MTG Proxy makes it very easy to see your order total at the bottom of the same page where you’re adjusting your cards and images. They display their standard pricing for foils and non-foils clearly. You can make adjustments to your cards before clicking the Place Order button, though the only way to decrease your total per card from here is to either remove foiling from cards or add additional bulk quantities.

How Much Does a Proxied Commander Deck Cost?

MTG Proxy Cost

MTG Proxy’s model rewards you for buying in bulk. You can buy individual cards for $2 each, but they’re essentially $1 each if you buy at least 50 at a time. You can expect to pay $1 per non-foil if you’re purchasing a 100-card deck, or $100 total. The cheapest you can get your cards is $0.75 each, but that requires buying at least 200 cards in one order.

MTGProxy Cart

There’s a $4.99 flat rate on any order, which means a 100-card proxied Commander deck runs a grand total of $104.99 with no alterations.

MTG Proxy Pricing

I’ve been focusing on MTG Proxy, but just to cross-compare with Printing Proxies, you can see the pricing model is basically the exact same thing. However, this site didn’t appear to have a flat rate, so the total price was a clean $100.

This all adds up to tell me I should expect to buy proxies at a 1:$1 ratio, or $100 for a 100-card proxied Commander deck. It’s essentially double that price for a completely foiled out proxy deck.

Proxying a Commander Deck vs. Only the Expensive Cards

Let’s chat about the pros and cons of proxying all 100 cards in a Commander deck vs. simply proxying the high-ticket cards. The immediate downside to the former is the fact that you’re likely proxying extremely cheap cards, and probably paying more for the proxies than you would for the real thing. That’s especially true of basic lands, which aren’t typically worth proxying in the first place.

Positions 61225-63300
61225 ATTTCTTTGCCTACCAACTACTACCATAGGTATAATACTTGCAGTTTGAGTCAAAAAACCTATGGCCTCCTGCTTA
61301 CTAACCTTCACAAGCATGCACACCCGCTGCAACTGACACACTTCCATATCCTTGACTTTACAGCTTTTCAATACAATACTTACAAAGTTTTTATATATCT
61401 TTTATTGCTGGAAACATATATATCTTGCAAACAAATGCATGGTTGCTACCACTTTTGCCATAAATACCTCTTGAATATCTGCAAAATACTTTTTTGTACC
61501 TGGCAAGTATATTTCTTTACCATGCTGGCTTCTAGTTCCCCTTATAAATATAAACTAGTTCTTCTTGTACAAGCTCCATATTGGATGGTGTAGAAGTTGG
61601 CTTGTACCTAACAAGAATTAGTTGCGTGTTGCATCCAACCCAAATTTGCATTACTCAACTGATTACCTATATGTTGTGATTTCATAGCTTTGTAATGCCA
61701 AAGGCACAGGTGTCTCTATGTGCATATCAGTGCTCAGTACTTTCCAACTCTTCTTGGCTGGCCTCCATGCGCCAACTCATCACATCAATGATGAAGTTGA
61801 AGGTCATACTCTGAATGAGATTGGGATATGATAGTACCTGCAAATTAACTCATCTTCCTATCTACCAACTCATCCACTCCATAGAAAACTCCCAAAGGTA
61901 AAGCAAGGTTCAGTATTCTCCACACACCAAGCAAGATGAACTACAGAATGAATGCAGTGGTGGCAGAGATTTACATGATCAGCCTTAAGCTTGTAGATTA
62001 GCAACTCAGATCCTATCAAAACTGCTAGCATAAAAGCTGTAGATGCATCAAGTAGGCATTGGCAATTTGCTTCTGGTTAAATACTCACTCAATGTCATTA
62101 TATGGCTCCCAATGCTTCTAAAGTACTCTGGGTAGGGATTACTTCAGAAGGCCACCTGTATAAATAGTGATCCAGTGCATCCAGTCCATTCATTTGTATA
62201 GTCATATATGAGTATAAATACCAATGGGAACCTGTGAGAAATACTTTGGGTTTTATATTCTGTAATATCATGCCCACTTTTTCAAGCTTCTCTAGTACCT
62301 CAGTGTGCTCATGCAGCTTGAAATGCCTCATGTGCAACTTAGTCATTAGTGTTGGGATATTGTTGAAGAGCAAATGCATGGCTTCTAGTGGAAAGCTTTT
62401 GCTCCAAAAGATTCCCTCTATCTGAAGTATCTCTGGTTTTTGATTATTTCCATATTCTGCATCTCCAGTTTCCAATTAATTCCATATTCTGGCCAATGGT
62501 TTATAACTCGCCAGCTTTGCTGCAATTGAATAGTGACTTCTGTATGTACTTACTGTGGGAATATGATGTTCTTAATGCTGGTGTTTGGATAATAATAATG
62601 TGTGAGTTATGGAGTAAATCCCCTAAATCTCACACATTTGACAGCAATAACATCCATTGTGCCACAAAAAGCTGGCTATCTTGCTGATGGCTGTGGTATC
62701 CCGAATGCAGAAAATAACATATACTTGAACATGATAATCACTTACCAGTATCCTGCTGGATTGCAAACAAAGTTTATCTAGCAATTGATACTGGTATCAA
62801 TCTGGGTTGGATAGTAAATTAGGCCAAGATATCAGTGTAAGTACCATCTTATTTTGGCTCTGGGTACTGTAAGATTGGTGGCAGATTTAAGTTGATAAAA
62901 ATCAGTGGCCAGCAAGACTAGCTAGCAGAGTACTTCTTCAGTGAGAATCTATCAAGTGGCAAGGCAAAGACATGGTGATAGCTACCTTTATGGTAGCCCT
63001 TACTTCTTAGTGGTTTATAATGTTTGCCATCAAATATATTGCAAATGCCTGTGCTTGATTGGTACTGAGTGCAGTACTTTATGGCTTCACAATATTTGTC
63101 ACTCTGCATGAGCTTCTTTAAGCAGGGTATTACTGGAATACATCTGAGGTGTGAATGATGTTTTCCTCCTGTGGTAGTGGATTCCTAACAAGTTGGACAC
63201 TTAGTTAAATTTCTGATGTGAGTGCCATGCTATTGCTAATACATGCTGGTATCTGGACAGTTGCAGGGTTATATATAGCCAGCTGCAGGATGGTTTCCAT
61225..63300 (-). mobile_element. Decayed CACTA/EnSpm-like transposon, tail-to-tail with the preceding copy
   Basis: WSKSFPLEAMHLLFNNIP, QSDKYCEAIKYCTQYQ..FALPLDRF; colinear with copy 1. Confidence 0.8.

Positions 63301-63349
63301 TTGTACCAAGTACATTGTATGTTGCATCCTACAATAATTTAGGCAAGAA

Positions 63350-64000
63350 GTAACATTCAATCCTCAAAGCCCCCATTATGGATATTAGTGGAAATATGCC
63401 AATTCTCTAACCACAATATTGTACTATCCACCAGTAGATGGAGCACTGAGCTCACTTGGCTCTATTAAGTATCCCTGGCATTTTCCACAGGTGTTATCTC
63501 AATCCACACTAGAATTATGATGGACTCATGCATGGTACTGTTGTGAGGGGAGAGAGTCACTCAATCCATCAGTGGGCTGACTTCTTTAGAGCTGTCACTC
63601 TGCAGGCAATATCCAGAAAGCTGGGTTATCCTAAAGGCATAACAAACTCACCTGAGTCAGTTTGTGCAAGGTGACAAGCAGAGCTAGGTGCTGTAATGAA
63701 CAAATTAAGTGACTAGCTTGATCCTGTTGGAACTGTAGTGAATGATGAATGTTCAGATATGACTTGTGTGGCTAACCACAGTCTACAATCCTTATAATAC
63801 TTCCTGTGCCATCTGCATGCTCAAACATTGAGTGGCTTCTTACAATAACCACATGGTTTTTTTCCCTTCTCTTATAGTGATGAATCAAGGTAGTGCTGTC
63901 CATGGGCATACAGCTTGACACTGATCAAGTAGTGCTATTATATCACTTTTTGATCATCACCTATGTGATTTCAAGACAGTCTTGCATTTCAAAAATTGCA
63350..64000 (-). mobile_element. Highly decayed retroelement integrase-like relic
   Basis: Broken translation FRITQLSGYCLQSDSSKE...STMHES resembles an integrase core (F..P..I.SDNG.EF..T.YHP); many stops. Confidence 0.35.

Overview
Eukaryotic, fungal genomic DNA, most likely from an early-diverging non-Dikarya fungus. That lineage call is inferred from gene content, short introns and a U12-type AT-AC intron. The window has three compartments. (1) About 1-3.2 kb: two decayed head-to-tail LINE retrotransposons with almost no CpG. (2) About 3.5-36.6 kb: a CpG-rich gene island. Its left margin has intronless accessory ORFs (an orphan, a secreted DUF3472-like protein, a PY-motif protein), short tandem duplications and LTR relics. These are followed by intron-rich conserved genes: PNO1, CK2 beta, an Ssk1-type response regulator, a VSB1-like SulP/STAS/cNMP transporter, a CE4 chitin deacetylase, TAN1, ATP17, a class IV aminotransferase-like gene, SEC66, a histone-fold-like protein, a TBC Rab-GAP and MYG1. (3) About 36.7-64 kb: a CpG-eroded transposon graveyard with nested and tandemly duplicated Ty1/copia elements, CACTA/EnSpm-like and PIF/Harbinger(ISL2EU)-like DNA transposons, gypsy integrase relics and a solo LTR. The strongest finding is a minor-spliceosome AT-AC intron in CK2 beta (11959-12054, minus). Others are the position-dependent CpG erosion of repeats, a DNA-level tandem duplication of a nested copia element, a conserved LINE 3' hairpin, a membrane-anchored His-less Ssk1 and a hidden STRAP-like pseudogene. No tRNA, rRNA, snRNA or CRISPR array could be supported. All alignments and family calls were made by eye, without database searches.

Second, it’s significantly harder to make individual swaps in situations where proxies might not be allowed. For example, if you had a normal 100-card Commander deck you wanted to register for a sanctioned event, you’d have to remove any proxies before entering that tournament. That’s easy to do in a deck that’s only running two or three proxied cards, but basically impossible for a fully proxied deck. To be fair, if you’re buying a deck of nothing but proxies you’re probably aware that you’re invalidating that deck’s tournament eligibility from the start.

Wrap Up

Arcane Proxy - Illustration by Kekai Kotaki

Arcane Proxy | Illustration by Kekai Kotaki

That’s the scoop on buying an entire proxy Commander deck, perhaps the easiest way to get playing with the 100 cards you want as soon as possible. All the usual proxy caveats apply: Don’t attempt to play proxies in a sanctioned event, and discuss with unknown players whether they’re fine with proxies or not at the start of a Commander game. Some players won’t be, and that’s fine, but it’s best to have that conversation upfront.

If you have any tips on proxying for Commander, whether that’s a single card or an entire deck, let me know in the comments below or over in the Draftsim Discord.